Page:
In 1054, Pope Leo IX was getting on the Patriarch of Constantinople, Michael Cerularius’ nerves and Patriarch Cerularius was getting on Pope Leo’s nerves (or maybe they were just doctrinal disputes). So they excommunicated each other! I know the Pope can excommunicate another bishop (Marcel Lefebvre) but can a bishop excommunicate the Pope? I would think you’d need a majority of the bishops to excommunicate the Pope.
The Pope can override any disciplinary action. So, I don’t think this would work.
What if the Pope were to commit an act that incurs excommunication “Latae Sententiae”? For example, if the Pope were to intentionally break the confessional seal or assist materially in an abortion, would he be excommunicated, or does the fact that he is the Pope shield himself from this, or allow him to remove his own excommunication?
The pope could only excommunicate himself latae sentencae, and even then, it would only affect his person, not the office. An excommunicated individual can still hold office - removal from office is a separate disciplinary action. I don’t believe anyone has the authority to declare an excommunication against the Pope, or to remove the Pope from office, at least without excommunicating himself latae sentencae in the process!
In the event of a Pope giving himself a latae sentencae excommunication, the solution would be for the man holding the Papacy to receive reconciliation, which most Popes past and present have received quite frequently. If serious enough, he may even resign to avoid further scandal.
I doubt the Patriarch of Constantinople would have agreed with you on that.
What is latae sentencae?
Pope Leo did not excommunicate the Patriach, Cardinal Humbert took that duty upon himself after been sent as an envoy by Leo. In fact the Cardinal’s excommunication can be viewed as invalid as Pope Leo had died several months before it.
Certain sins carry an automatic excommunication (apostasy, heresy, etc.).
“Latae sententiae” is Latin for “given sentence.”
sentenced by the law itself. Automatic.
The Patriarch of Constantinople never actually attempted to excommunicate the Pope, just the Pope’s delegates personally. This subtly, though, didn’t exactly ease the existing tensions between Rome and Constantinople.
Indeed and at points neither side behaved with the greatest of grace or diplomacy. It would be hard to know looking at the situation who behaved the most boorishly at times.
The Pope is above Canon Law. So he cannot be excommunicated latae sentencae. He is the final interpreter of Canon Law, therefore all he has to do is interpret the situation in a way that conforms to the law, or make the law not applicable to him or the situation at all. I’m not suggesting that the Pope will be dishonest in doing so. I’m just saying that his authority is such.
Christ is Ascended!
It all depends on what time period you are talking about because excommunication has meant different things at different times for different peoples. For example, the Meletian Schism, the Acacian Schism, the Photian Schism all had struck the pope of Rome from the diptychs, effectively not commemorating him at the proper place in the Liturgy. Moving through history, one could argue that the Church of England excommunicated the pope. Even in our modern era all the various groups that split off after Vatican 1 and 2 effectively excommunicated the pope in the most basic sense and understanding of the term.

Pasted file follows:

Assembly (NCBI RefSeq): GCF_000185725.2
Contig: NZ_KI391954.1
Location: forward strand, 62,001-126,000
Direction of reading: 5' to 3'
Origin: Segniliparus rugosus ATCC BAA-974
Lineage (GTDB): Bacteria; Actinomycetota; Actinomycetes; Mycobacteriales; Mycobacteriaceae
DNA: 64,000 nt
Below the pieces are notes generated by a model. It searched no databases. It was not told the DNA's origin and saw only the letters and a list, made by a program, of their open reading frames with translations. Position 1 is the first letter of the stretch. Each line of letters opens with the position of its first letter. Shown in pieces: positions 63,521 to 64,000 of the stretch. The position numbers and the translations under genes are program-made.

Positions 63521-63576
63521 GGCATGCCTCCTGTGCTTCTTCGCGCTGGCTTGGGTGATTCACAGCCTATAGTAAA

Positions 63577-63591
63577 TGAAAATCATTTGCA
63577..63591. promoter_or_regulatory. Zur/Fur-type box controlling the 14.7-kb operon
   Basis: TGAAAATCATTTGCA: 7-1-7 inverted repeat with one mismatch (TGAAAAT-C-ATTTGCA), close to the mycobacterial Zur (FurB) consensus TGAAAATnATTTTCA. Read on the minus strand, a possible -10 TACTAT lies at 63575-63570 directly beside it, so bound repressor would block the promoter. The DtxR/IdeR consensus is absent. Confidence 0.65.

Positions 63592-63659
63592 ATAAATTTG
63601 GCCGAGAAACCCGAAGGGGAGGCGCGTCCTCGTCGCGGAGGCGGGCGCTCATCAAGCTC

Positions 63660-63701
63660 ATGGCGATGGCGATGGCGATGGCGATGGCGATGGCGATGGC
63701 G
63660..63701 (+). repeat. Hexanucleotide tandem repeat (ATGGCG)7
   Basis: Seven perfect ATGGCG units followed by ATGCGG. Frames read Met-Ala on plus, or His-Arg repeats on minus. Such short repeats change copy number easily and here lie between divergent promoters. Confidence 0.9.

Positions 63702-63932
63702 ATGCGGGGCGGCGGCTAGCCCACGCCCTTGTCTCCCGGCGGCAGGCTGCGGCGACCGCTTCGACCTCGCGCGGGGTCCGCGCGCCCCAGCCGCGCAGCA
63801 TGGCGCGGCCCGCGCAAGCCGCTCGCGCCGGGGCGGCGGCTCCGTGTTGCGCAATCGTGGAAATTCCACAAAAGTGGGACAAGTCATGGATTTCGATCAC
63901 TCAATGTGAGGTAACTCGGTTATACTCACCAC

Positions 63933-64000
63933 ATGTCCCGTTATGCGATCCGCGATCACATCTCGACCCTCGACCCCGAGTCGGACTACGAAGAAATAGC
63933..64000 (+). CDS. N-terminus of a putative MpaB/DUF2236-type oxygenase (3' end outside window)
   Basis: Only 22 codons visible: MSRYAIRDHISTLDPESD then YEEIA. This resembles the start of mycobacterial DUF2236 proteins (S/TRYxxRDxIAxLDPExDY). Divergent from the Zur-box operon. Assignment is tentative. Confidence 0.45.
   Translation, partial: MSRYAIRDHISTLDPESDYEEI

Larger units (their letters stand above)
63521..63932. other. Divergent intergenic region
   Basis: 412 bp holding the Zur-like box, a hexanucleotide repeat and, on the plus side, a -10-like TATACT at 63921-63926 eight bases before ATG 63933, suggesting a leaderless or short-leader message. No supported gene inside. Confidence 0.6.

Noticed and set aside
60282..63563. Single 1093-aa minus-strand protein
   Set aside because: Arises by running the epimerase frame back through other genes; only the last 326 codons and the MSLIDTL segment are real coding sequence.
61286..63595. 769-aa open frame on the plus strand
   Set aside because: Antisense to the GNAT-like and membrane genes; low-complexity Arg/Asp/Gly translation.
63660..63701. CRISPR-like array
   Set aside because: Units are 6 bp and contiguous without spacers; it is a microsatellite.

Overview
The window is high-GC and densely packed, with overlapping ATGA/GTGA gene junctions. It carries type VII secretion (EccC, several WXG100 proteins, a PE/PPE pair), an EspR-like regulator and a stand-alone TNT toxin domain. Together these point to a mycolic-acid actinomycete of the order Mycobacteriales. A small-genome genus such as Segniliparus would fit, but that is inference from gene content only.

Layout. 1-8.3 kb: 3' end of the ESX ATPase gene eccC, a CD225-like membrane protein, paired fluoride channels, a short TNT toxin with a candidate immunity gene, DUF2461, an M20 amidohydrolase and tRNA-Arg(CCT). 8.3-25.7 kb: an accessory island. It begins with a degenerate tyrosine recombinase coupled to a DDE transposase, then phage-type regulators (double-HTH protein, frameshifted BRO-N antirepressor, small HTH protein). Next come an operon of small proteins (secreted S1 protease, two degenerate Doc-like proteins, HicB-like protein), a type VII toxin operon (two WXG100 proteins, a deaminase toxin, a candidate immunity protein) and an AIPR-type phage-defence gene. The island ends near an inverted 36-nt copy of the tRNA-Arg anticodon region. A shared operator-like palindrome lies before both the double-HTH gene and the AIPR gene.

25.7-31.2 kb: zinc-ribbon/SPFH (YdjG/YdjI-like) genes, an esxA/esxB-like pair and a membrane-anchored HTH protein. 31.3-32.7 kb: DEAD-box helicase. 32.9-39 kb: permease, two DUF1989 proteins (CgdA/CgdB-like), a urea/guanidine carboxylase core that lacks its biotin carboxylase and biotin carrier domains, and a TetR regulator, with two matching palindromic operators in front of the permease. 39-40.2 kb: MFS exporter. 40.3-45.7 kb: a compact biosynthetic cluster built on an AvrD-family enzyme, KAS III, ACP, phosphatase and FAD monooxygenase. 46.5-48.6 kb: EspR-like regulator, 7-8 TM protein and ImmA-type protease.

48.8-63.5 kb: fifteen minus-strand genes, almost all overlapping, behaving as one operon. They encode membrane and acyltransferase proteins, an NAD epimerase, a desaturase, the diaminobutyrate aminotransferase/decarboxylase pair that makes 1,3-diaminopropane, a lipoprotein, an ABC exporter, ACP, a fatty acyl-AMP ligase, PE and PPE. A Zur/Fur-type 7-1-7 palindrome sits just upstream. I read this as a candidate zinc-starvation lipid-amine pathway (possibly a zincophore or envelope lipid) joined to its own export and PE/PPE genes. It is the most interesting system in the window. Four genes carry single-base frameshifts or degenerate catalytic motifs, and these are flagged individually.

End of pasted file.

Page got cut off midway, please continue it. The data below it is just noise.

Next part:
This may sound like a dumb question, and may not be completely apropos for the thread, but I don’t understand this. Doesn’t every mortal sin in effect excommunicate one? I mean, you are forbidden to receive when in a state of mortal sin. Or is there something even more than that for excommunication?
Mortal sin separates you from the Church and you cannot receive Communion,not because someone forbids you to but because you are not properly disposed to receive it. It is a spiritual punishment and it occurs internally.
Excommunication is a disciplinary punishment. It is applied externally. An excommunication is not just indisposed to receive Communion, he/she is forbidden. He/she would not be able to receive the other Sacraments either such as Matrimony or Confirmation. An excommunicated person can go to Confession but the excommunication is lifted by the Bishop in most cases.
Yes, committing a mortal sin does excommunicate you. It cut’s you off from God, his grace, and the Church. This is why we must go to Confession to be reconciled to the Church, God, and his grace in the sacraments.
Actually, I don’t know why bishops excommunicate people for committing mortal sins if they are already excommunicated when they commit it.
To be honest, I don’t really know.
Anyone can excommunicate the Pope. Anyone who does, however, is no longer Catholic.
So they’re not really excommunicating just the Pope, but everyone in communion with him.
I don’t think that this is how it always was thought. I think it is probably the case that later bishops of Rome (perhaps he likes of Boniface VII and Eugene IV) introduced this concept along with their variety of EENS.
The problem, I think, is that what excommunication means to people has in some way changed over time.
I think most Roman Catholics assume that this means “throw the person out of the church”. So the original question might be rephrased to ask “can the Pope be thrown out of the church?”. Would that be a correct way of describing the question, or did you have something else in mind?